Evaluation of staff cultural awareness before and after attending cultural awareness training in an Australian emergency department
|dc.identifier.citation||Chapman, R. and Martin, C. and Smith, T. 2014. Evaluation of staff cultural awareness before and after attending cultural awareness training in an Australian emergency department. International Emergency Nursing. 22 (4): pp. 179-184.|
Introduction: Cultural awareness of emergency department staff is important to ensure delivery of appropriate health care to people from all ethnic groups. Cultural awareness training has been found to increase knowledge about other cultures and is widely used as a means of educating staff, however, debate continues as to the effectiveness of these programs. Aim: To determine if an accredited cultural awareness training program affected emergency department staff knowledge, familiarity, attitude of and perception towards Australian Aboriginal and Torres Strait Islander people. Method: One group pre-test and post-test intervention study compared the cultural awareness of 44 emergency department staff towards Aboriginal and Torres Strait Islander people before and after training. The cultural awareness training was delivered in six hours over three sessions and was taught by an accredited cultural awareness trainer. Results: The cultural awareness training changed perception but did not affect attitude towards Aboriginal and Torres Strait Islander people in this group. Conclusion: Future strategies to improve staff cultural awareness need to be investigated, developed, implemented and evaluated.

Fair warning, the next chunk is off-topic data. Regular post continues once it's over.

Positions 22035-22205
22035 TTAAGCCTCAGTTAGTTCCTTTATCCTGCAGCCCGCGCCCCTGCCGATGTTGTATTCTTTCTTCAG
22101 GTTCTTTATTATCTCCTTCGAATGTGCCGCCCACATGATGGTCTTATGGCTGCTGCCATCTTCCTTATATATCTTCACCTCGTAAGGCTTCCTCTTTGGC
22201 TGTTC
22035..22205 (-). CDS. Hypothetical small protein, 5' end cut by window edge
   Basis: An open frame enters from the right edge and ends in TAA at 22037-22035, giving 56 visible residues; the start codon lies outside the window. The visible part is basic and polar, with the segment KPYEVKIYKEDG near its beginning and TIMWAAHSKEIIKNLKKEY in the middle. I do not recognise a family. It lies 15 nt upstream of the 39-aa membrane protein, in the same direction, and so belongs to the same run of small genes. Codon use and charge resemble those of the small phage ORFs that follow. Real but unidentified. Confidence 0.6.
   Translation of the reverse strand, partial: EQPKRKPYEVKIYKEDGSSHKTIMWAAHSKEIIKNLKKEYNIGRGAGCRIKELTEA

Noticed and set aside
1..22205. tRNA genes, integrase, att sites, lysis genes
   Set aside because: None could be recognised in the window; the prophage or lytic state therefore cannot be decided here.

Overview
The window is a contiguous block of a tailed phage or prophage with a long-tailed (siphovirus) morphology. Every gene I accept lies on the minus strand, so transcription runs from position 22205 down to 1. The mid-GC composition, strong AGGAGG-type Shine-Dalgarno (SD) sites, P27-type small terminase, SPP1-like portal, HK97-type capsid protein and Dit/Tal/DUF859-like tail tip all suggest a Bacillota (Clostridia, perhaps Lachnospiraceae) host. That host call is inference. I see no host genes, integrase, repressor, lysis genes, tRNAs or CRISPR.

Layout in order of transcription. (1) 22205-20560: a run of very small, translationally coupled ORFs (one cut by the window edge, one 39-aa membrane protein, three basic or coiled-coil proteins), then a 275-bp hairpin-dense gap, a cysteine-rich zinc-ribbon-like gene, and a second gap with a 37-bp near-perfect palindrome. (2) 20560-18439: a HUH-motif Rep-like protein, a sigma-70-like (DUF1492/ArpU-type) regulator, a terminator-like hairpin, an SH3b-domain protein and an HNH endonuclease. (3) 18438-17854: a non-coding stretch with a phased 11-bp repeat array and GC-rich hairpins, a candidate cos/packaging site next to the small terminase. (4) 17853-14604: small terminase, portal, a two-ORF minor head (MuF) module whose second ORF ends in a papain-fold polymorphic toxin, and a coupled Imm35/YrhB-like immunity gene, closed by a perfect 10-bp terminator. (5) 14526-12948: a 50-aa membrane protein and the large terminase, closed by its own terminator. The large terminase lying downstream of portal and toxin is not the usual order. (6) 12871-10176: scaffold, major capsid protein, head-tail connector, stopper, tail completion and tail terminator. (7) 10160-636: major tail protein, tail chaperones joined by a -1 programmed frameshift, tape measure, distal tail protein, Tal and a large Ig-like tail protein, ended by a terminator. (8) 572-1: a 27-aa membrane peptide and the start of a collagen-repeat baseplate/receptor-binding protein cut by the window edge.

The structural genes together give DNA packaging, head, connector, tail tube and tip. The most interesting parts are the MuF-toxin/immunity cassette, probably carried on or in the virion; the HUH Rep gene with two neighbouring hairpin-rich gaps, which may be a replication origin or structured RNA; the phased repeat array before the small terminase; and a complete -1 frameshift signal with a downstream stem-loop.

|dc.title||Evaluation of staff cultural awareness before and after attending cultural awareness training in an Australian emergency department|
|dcterms.source.title||International Emergency Nursing|
|curtin.department||School of Physiotherapy and Exercise Science|
|curtin.accessStatus||Fulltext not available|
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